Coming in 2014: A Pioneer Valley Community Agriculture Fund
“I want to invest in my local food system but I don’t know how. Can you help?”
Since PVGrows came together in 2008, the Finance Working Group has focused on this question. With this question in mind, we started our efforts to help bring added, flexible capital to the local food system by launching the PVGrows Loan Fund. While the pilot loan fund has done what we hoped it would do, namely get some money to local food system businesses and further our shared understanding of the financing needs of this community, it has not helped individuals to invest in the local food system.
Individuals and financial professionals repeatedly ask us when we will have a fund entirely dedicated to supporting Pioneer Valley farm and food businesses that they or their clients can invest in. To date, supporters of the local food economy have been able to show their support primarily through consumer roles as CSA shareholders, farmers market customers or retail consumers who pore through the aisles of River Valley Market, Whole Foods or other conventional markets in search of locally produced products. Other existing local investing options are the Community First Fund (Holyoke) and Equity Trust (Turner’s Falls)– two funds that make low-interest loans to farms and food businesses, including some located here in the Pioneer Valley.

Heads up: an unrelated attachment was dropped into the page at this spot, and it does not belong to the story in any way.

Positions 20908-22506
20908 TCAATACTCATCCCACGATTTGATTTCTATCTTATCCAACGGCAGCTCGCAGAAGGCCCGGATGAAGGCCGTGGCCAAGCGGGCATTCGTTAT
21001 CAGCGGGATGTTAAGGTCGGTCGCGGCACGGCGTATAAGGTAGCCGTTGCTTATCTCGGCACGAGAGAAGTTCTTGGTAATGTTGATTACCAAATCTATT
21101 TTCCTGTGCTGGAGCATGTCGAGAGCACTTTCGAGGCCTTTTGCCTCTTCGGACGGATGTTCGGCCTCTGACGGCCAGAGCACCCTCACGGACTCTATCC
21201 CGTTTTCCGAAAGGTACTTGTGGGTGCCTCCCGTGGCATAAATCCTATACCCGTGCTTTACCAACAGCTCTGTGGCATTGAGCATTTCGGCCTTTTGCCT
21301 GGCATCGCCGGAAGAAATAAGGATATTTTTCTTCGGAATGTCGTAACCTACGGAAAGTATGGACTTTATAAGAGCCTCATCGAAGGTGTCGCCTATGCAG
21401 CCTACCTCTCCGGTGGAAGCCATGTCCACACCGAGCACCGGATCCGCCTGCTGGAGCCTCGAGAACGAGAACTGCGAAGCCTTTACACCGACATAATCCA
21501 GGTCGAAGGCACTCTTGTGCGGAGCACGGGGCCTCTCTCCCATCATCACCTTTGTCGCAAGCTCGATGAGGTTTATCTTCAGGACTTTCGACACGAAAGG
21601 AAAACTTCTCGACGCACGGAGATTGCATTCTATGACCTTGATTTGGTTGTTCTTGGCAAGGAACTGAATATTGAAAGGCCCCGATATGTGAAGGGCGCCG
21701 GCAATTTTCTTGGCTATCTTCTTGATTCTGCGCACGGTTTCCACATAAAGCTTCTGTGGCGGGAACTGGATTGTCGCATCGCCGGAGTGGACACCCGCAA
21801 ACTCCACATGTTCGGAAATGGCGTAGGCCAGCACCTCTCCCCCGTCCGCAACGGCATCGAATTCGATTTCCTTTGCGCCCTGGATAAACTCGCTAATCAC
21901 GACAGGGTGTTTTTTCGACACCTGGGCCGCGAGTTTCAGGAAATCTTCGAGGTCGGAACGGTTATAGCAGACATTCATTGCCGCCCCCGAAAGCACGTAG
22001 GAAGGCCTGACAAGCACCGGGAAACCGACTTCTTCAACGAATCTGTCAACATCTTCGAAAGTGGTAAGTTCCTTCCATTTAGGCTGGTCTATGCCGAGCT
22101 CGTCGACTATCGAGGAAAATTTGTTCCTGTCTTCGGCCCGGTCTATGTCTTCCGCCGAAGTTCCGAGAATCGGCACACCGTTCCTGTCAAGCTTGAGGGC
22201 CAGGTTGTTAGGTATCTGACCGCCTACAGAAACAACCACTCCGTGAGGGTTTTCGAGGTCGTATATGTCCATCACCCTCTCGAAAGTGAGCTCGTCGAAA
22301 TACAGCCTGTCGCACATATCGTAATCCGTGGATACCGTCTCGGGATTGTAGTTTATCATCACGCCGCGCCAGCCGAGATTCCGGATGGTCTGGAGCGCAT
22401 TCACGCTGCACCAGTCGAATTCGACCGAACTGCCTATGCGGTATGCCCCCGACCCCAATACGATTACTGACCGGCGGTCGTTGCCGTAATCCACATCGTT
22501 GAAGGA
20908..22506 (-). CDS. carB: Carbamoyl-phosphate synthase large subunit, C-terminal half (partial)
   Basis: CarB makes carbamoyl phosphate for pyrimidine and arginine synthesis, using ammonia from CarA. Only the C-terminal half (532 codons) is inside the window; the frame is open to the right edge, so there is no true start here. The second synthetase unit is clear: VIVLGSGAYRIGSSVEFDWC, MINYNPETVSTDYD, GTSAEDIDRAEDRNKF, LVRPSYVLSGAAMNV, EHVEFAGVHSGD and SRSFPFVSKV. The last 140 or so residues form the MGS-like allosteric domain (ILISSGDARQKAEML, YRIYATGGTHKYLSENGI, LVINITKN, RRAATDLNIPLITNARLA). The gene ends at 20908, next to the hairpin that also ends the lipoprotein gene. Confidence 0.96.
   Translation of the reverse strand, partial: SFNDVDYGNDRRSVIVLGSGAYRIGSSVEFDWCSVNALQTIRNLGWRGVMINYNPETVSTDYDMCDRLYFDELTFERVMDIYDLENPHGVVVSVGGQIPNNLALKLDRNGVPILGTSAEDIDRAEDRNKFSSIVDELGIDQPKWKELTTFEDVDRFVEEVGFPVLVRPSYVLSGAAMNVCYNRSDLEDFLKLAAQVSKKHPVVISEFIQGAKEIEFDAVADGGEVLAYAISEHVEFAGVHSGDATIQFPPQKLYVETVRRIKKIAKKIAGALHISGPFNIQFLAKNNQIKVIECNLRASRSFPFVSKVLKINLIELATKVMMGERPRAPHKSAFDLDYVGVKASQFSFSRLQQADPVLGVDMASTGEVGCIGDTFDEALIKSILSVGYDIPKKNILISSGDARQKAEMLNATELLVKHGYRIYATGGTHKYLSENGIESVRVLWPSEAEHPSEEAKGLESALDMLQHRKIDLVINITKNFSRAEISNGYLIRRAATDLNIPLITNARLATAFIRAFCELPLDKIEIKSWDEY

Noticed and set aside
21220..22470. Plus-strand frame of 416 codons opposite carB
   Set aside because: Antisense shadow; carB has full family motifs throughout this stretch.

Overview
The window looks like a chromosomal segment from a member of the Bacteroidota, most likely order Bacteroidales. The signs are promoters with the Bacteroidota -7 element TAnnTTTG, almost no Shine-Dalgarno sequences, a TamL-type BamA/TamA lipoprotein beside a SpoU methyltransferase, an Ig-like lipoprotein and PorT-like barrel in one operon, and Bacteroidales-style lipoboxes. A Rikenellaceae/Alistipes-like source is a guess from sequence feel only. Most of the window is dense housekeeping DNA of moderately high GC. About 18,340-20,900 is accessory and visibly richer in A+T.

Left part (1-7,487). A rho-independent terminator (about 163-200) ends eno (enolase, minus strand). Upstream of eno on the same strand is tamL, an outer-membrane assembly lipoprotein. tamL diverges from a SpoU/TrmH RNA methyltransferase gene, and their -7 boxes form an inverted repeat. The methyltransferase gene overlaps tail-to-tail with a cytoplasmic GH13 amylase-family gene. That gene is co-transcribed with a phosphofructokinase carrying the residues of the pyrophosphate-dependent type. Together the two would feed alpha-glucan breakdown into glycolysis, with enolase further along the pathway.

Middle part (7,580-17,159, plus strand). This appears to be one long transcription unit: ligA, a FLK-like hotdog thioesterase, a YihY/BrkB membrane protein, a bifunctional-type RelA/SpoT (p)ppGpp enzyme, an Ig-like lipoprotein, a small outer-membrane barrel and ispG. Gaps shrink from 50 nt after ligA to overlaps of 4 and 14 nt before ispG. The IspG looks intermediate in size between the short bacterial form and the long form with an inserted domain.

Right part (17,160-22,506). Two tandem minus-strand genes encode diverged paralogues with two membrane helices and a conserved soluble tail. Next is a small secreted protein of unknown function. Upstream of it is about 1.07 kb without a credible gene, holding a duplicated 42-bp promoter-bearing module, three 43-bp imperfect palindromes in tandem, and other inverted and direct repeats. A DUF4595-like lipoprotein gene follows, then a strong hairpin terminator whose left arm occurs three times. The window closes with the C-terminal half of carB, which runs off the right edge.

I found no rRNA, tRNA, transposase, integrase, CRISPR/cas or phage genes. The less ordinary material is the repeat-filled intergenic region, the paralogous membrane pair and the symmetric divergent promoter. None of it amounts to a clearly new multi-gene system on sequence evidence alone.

PVGrows is pleased to partner with the Lydia B. Stokes Foundation, the Solidago Foundation and Community Ventures as it begins a research project that will lead to the launch of a community capital fund, open to all local investors, in 2014. We are really excited by the partnership with Community Ventures, as the research efforts will be led by Michael Shuman (author of Going Local: Creating Self-reliant Communities in a Global Age and The Small-Mart Revolution) and Jenny Kassan, a nationally respected legal authority on community scale investment fund structures. This is a serious team, excited by the prospect of collecting information on funds, studying existing research, and updating that research to reflect recent changes in Federal and State legislation. They are going to combine that information with Pioneer Valley-specific research to help us launch a well structured fund. In addition, as part of the research efforts, we will produce a handbook that other communities (many Slow Money chapters have already provided input into the research design) can use as they move forward with their own efforts.
We expect to conduct research from a broad swath of Pioneer Valley businesses, consumers and investors this spring. If you would like to be interviewed and have your thoughts incorporated into the fund design, please let Sam know via email at email@example.com
-By Jeff Rosen & Tom Willits